Apple CEO Steve Jobs promised deeper enterprise support with its iPhone 4 and its iOS 4 software, noting that it will offer better data protection, wireless application distribution and support for multiple Exchange e-mail accounts, as well as SSL VPN security.
But all of that still might not be enough for some industry analysts to give IT shops a green light for full iPhone deployments, at least when the iPhone is compared with BlackBerry devices, which are backed by the BlackBerry Enterprise Server and used by many large companies.
Back in April, the initial analyst reactions to the mobile operating system were positive. Gartner analyst Ken Dulaney said Apple was "on a positive track for enterprise support" more than with any of its prior releases. Dulaney and Gartner had been major critics of using the iPhone in the enterprise before April, so his comments were significant.
But after the iPhone 4 launch, Dulaney said Gartner would need more time to test the device in business settings to make a full judgment.
Dulaney also referred to a research note that he and another Gartner analyst, John Girard, prepared on May 20 that stated, "Apple continues to make incremental improvements for enterprise support [with iOS 4] and will widen its appeal to third parties and end users."
But those optimistic remarks were followed by this comment: "The iPhone is still not at the level of the BlackBerry at its highest levels of security, or at the level of Microsoft when third-party products complement Windows Mobile. However, Apple's iPhone OS 4 enhancements are a step in the right direction."
Dulaney said in an interview that Gartner would hold that May 20 conclusion, pending further testing once the iPhone 4 ships. The device is scheduled to ship June 24.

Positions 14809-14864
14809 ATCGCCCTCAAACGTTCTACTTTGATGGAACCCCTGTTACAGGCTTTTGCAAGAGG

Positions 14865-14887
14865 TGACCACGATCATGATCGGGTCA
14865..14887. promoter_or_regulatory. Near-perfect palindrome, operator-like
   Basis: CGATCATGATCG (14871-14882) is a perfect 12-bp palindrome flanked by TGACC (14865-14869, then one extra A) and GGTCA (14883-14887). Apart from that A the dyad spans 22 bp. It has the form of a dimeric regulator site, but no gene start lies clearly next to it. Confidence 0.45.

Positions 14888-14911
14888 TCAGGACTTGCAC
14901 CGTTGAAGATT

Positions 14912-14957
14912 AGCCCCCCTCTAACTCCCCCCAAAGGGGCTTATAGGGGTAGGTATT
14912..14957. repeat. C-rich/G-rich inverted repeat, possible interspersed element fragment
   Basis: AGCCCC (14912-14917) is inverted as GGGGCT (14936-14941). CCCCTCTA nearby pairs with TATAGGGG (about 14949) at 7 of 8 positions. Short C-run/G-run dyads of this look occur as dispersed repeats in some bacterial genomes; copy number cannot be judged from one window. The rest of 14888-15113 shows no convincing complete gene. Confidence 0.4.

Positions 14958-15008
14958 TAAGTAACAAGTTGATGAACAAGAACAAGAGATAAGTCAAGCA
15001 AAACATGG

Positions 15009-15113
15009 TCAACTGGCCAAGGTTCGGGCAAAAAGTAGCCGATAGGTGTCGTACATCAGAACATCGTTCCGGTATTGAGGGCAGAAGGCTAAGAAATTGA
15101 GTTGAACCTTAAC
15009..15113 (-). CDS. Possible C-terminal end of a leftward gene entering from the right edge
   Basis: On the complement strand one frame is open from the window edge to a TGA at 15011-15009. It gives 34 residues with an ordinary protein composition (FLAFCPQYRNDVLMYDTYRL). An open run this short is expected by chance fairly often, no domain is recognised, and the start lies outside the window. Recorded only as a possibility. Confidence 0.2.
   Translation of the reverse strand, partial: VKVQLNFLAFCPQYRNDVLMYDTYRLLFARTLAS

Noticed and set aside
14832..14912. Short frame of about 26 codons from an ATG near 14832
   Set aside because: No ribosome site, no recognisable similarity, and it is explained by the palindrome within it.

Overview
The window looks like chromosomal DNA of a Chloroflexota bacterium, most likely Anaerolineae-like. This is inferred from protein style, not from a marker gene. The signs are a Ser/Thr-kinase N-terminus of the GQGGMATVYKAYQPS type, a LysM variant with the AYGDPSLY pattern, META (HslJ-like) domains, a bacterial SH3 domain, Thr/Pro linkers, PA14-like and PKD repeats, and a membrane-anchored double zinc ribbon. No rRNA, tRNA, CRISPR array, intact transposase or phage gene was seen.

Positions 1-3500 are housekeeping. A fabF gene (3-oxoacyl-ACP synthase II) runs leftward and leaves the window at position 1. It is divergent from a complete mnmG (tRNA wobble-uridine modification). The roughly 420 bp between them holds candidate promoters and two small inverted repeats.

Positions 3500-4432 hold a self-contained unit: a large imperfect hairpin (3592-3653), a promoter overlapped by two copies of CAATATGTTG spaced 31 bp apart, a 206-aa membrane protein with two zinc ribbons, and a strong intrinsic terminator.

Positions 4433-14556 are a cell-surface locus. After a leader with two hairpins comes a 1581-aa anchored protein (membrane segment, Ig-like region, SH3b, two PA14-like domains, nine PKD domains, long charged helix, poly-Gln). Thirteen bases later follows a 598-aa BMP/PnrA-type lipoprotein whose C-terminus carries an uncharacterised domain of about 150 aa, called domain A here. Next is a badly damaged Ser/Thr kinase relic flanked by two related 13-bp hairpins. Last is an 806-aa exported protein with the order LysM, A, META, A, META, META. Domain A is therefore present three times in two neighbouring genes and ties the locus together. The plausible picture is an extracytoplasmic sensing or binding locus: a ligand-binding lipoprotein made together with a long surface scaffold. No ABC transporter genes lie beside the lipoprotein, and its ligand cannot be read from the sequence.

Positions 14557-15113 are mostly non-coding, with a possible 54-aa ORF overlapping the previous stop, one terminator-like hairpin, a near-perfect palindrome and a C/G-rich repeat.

According to Gartner, for the iPhone 4 to be enterprise-ready, its operating system, iOS 4, needs to have FIPS 140-2-certified encryption, a standard that government agencies require. Apple also needs a social collaboration client in iOS 4 and more background processing modules for security and device management, Gartner said.
While other analysts have praised improvements in iOS 4, one deficiency noted by Forrester Research analyst Ted Schadler and Jack Gold of J.Gold Associates is that IT shops are unable to automatically push policy and software updates to iPhone users, meaning users would have to click a button to receive an update, leaving the IT shop to trust users to do so. Gold has called that deficiency a "barrier to iOS adoption" for banks and regulated companies.
The new iOS 4 software will ship on iPhone 4 units available June 24 but can also be added for free to the iPhone 3GS and 3G on June 21, Jobs said, expanding potential enterprise benefits to more users with older iPhones. The 3G phones will not be able to use the iOS 4's multitasking functionality because of hardware constraints, Jobs added.